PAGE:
Published on Dec 20, 2017
00:12 The Philippines: Tropical Storm Urduja 04:35 Chile: Villa Santa Lucia mudslide 09:46 The USA: Thomas Fire 12:52 Malawi: Lilongwe flash flood 13:30 The UAE & Oman: Storms & flash floods 18:39 Malaysia: Keningau flash flood 20:10 Australia: SA heatwave & Melbourne thunderstorms 23:23 Brazil: Esteio storm 25:13 November temp update & December temp anomalies
Published on Feb 6, 2009
EarthsHope.org The Lessons of the Loess Plateau shows how an ancient civilization failed because they degraded their ecosystem functions. This parallels many if not all of the original cradles of civilization. But recently the Chinese People are showing that it is possible to rehabilitate large-scale damaged ecosystems.
By Susan E. Rice Dec. 20, 2017
President Trump’s National Security Strategy marks a dramatic departure from the plans of his Republican and Democratic predecessors, painting a dark, almost dystopian portrait of an “extraordinarily dangerous” world characterized by hostile states and lurking threats. There is scant mention of America’s unrivaled political, military, technological and economic strength, or the opportunities to expand prosperity, freedom and security through principled leadership — the foundation of American foreign policy since World War II.
In Mr. Trump’s estimation, we live in a world where America wins only at others’ expense. There is no common good, no international community, no universal values, only American values. America is no longer “a global force for good,” as in President Obama’s last strategy, or a “shining city on a hill,” as in President Reagan’s vision. The new strategy enshrines a zero-sum mentality: “Protecting American interests requires that we compete continuously within and across these contests, which are being played out in regions around the world.” This is the hallmark of Mr. Trump’s nationalistic, black-and-white “America First” strategy.
But the world is actually gray, and Mr. Trump’s strategy struggles to draw nuanced distinctions. Throughout, China and Russia are conflated and equated as parallel adversaries. In fact, China is a competitor, not an avowed opponent, and has not illegally occupied its neighbors. Russia, as the strategy allows, aggressively opposes NATO, the European Union, Western values and American global leadership. It brazenly seized Georgian and Ukrainian territory and killed thousands of innocents to save a dictator in Syria. Russia is our adversary, yet Mr. Trump’s strategy stubbornly refuses to acknowledge its most hostile act: directly interfering in the 2016 presidential election to advantage Mr. Trump himself.
The number of suspected cholera cases in Yemen has reached one million, the International Committee of the Red Cross (ICRC) says.
At least 2,226 people are believed to have died of the disease since April, although the number of new cases has declined for 14 consecutive weeks.
The ICRC said the outbreak was “amplifying the suffering of a country caught up in a brutal war”.
More than 80% of Yemenis lack food, fuel, water and access to healthcare.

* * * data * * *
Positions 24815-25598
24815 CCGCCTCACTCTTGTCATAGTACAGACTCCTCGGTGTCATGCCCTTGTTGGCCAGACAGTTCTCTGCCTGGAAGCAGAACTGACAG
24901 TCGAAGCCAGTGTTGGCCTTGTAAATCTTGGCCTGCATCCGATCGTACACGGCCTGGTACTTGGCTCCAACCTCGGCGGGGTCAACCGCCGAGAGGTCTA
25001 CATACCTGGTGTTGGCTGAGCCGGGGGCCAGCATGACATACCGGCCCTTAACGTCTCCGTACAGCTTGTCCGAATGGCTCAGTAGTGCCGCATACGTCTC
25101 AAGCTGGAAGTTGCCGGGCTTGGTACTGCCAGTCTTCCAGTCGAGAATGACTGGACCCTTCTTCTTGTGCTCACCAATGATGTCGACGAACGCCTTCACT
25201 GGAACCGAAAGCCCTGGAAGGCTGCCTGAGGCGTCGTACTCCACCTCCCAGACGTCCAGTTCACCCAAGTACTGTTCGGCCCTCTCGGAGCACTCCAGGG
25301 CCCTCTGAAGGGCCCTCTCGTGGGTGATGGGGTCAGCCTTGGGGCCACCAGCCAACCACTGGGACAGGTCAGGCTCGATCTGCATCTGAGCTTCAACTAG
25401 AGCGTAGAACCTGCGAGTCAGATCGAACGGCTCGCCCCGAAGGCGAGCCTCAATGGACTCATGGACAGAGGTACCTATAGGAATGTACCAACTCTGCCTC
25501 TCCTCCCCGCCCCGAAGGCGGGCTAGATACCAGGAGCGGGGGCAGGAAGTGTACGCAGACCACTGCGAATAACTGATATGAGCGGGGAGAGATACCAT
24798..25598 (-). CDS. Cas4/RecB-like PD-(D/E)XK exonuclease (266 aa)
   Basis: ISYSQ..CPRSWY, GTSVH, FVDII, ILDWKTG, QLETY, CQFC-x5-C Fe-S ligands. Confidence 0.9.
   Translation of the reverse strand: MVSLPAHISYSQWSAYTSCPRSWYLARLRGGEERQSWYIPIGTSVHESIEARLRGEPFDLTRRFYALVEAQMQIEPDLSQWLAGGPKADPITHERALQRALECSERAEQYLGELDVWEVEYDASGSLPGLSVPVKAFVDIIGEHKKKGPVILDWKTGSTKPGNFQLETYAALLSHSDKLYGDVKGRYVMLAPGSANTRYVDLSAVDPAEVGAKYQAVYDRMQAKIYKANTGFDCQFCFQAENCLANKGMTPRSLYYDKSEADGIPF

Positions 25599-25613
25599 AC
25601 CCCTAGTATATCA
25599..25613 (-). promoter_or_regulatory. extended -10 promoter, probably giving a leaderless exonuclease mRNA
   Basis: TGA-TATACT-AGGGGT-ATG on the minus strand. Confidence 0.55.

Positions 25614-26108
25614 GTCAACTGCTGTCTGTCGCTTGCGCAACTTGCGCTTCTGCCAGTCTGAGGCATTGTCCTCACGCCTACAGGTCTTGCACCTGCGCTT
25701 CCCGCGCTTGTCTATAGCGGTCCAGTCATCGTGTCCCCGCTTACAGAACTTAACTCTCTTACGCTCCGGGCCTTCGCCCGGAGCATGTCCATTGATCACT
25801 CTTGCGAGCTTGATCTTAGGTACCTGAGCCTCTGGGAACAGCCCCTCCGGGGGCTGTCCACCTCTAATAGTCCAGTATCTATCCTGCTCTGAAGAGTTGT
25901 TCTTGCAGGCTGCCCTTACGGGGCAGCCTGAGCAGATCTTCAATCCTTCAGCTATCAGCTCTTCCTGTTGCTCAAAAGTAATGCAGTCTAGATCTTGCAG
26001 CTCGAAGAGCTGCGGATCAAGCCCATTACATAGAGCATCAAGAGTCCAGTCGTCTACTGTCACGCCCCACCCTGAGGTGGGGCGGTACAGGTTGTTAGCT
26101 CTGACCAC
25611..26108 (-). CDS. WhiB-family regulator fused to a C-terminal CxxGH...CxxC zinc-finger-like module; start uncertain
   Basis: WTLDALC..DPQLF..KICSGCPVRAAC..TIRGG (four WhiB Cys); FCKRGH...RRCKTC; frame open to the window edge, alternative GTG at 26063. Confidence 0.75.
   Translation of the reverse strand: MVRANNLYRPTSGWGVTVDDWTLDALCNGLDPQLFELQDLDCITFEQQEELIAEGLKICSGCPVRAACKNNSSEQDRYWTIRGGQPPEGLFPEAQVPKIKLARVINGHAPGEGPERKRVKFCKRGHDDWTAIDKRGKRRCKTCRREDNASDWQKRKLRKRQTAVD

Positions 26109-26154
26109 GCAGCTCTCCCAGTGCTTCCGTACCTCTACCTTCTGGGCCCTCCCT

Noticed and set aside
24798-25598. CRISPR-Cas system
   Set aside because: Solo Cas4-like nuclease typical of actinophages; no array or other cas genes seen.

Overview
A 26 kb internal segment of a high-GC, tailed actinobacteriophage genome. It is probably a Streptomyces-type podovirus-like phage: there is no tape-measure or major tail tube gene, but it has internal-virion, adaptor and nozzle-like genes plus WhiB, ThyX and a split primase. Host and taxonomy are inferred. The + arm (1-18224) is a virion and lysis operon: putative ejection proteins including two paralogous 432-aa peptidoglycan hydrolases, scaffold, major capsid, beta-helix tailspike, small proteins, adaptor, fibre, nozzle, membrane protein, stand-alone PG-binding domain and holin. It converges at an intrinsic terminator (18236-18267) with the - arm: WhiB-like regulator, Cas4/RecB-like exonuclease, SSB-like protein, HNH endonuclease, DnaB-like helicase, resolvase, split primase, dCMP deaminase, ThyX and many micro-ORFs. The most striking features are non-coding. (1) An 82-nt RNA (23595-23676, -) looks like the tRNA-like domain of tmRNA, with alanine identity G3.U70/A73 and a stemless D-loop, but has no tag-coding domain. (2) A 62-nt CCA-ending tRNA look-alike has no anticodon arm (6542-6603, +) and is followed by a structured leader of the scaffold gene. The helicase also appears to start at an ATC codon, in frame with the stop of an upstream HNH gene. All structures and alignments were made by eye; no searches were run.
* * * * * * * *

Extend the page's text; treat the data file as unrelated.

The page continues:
The war between forces loyal to President Abdrabbuh Mansour Hadi, who is backed by a Saudi-led coalition, and the rebel Houthi movement has killed more than 8,670 people since March 2015.
- Rebel infighting leaves Sanaa more divided than ever
- Yemen: Finding near-famine – and lots of food
- Yemen’s civilians pay price of blockade
Cholera is an acute diarrhoeal infection caused by ingestion of food or water contaminated with the bacterium Vibrio cholera. In severe cases, the disease can kill within hours if left untreated.
SUVA, Fiji, Dec 20 2017 (IPS) – “Today’s youth should think of new solutions for old problems like climate change and social injustice.”
That’s the strong message of the South African activist Kumi Naidoo. The former executive director of Greenpeace says young people need to be more innovative and visionary, “because the solutions of my generation have failed.”
After battling apartheid in South Africa, Kumi Naidoo led numerous global campaigns to protect
Among other organizations, he headed CIVICUS, an alliance for citizen participation. It was at the International Civil Society Week (ICSW), organized by CIVICUS in Fiji in December, that Naidoo spoke out on youth and innovation.
“My advise for young people is: don’t put any faith in the current leaders. They are the biggest bunch of losers you are going to find. Because they are unwilling to accept that they have got us into this mess,” says Naidoo.
“Basically, we are using old solutions that have never worked in the past anyway,” Naidoo contin-ues.
Albert Einstein said: ‘the definition of insanity is doing the same thing over and over again, expecting to get different results.’ If humanity continues to do what we always did, we will get what always got: inequality, unsustainability and environmental destruction.”
How can young people steer the planet away from insanity?
“The most valuable role that they can play, is bringing fresh lenses to old problems. And not to be scared to be called romantic, unrealistic or idealistic. The so called realistic solutions to today’s
problems are ineffective.”